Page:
13 JANVIER 2011



 - SYRIE  Apamée - The National Excavation Mission has unearthed some archaeological coins, clay pieces and water tank at the archaeological Bath of Acriba, to the north of the Archaeological city of Apamea- Head of Hama Antiquities Department Abdul Qader Farzat said that excavation works concentrated on the western part of the Bath in addition to conducting an exploration in the Byzantine House. He clarified that excavation works included removing the surface layer in the western corridor which is made of lime and small stones in addition to different pieces of clay. He pointed out that a water tank, feeding the canal to the east of the corridor, and a 160 cm brick building under the tank were uncovered, pointing out that the building was meant to heat the tank. For his part, Head of the National Excavation in Apamea Nadim Khouri said that excavation works in the northern part uncovered a brick arch to the south of the water tank in addition to a 140cm terrace which leads to 8-step stairs.He clarified that the mission also uncovered a reddish brown mosaic floor of room no. 5, adding that it does not display any pictures or decorations.


FRANCE – Nantes - « Arrêtons le massacre ! » A Nantes, onze spécialistes refusent que trois chapelles soient défigurées par un projet immobilier- En accusation, la transformation drastique, avec beaucoup de béton, de trois chapelles du XVIe siècle face à la mairie de Nantes. Trois bâtiments aux gracieux volumes et aux voûtes d'ogive étonnantes de beauté et de fraîcheur. Un bâti conventuel en pierre de taille, propriété, trois siècles durant, de riches marchands espagnols qui commerçaient entre Nantes et Bilbao. « André Rhuys, l'un d'eux, était si puissant qu'il reçut à dîner à Nantes, en 1565, le roi de France Charles IX », explique Loïc Menanteau, de la Société d'archéologie.


-- PEROU –Las Higueras - Deforestation in the Peruvian province of Amazonas led to the discovery of a 14th-century citadel- The citadel, made by the Chachapoyas people, is in a remote area known as Las Higueras and is mostly covered in trees, woody vines and other types of vegetation. It stands at an altitude of around 2,500 metres, surrounded by cliffs in the middle of the rainforest. The citadel featured homes, terraces and walls more than two metres tall. It stretched over a surface of around 20 hectares, according to experts' estimates. Local archaeologist Manuel Malaver said circular rooms, ramps and three small cemeteries have been identified at the site. Months ago, a small architectural complex was found nearby, where experts discovered a silver chest plate and a score of arrow heads made of volcanic rock. Locals think that there may be more vestiges of the Chachapoya culture. Biologist Leyda Rimarachin - of the sanctuary Cordillera de Colan, which stands about 5 kilometres away from the citadel - warned that the area is being exploited by illegal lumberers who turn it into grassland. She warned also that the archeological site was vulnerable to looting. The Chachapoyas were a war-like people who lived in northeastern Peru and lived in the years 800-1470 AD, until they were subdued by the Incas.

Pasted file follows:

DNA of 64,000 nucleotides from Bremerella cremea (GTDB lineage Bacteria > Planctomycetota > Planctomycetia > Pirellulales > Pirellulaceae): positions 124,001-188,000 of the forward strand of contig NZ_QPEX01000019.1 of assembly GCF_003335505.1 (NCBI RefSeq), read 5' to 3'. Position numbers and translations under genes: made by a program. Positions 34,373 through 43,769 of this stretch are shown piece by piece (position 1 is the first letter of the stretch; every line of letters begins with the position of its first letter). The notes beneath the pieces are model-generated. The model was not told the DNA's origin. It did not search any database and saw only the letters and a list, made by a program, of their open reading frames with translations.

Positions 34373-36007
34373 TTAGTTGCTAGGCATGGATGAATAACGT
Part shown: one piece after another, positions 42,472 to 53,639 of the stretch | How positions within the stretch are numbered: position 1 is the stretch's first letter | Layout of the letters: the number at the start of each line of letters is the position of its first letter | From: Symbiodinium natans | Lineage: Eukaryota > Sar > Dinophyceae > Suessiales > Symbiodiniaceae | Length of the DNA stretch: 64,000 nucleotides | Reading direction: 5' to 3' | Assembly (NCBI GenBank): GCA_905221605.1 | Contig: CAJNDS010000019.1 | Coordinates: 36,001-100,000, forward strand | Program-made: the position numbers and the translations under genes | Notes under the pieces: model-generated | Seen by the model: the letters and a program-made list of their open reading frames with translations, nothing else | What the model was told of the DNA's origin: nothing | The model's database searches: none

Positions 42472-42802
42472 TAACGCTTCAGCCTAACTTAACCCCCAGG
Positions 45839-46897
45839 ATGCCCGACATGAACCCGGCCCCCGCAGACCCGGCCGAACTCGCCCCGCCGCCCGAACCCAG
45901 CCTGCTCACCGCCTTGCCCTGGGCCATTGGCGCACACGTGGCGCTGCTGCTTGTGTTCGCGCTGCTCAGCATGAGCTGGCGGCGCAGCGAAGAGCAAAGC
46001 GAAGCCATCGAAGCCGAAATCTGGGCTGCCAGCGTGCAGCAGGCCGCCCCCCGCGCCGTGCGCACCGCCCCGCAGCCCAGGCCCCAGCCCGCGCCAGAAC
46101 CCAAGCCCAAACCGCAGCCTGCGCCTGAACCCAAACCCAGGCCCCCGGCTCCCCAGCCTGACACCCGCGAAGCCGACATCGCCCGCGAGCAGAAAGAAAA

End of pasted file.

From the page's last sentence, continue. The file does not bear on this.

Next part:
- INDE Bhubaneswar - The Purbeswara Shiva temple — located in the Kancha Sahi of Old Town — attracts hundreds of devotees and pilgrims from all over the country throughout the year for its religious and cultural significance. However, the 13th century temple, the superstructure of which had collapsed long ago, needs urgent archaeological maintenance and conservation. The living temple is of cultural significance for observation of rituals and festivals such as Shivaratri, Sankranti, Rudravisheka and others. At present, one only finds the jagamohana or the original sub-structure of the temple, which is home to the presiding deity — a lingam.  “The temple is in a half-built condition now. But the decorative features on the remaining structure indicate that the original structure must have been massive. However, the main monument has been dilapidated and broken for a long time,” says Ashwinee Satpathy, curator of the State Archaeology Department.  Historians believe that the architectural features of the remaining portions of the original monument indicate its construction during the Ganga dynasty. “The structural design and patterns of design on the monument show that it was part of the matured phase of temple building tradition in Orissa,” says historian Sadashiba Pradhan. At present, a tin sheet has been erected over the sanctum behind the jagamohana. The temple was renovated and repaired by the Orissa State Archaeology around five years ago. However, some vegetation and cracks have developed on the existing main structure (the jagamohana) of the temple now, facilitating rainwater seepage into the structure.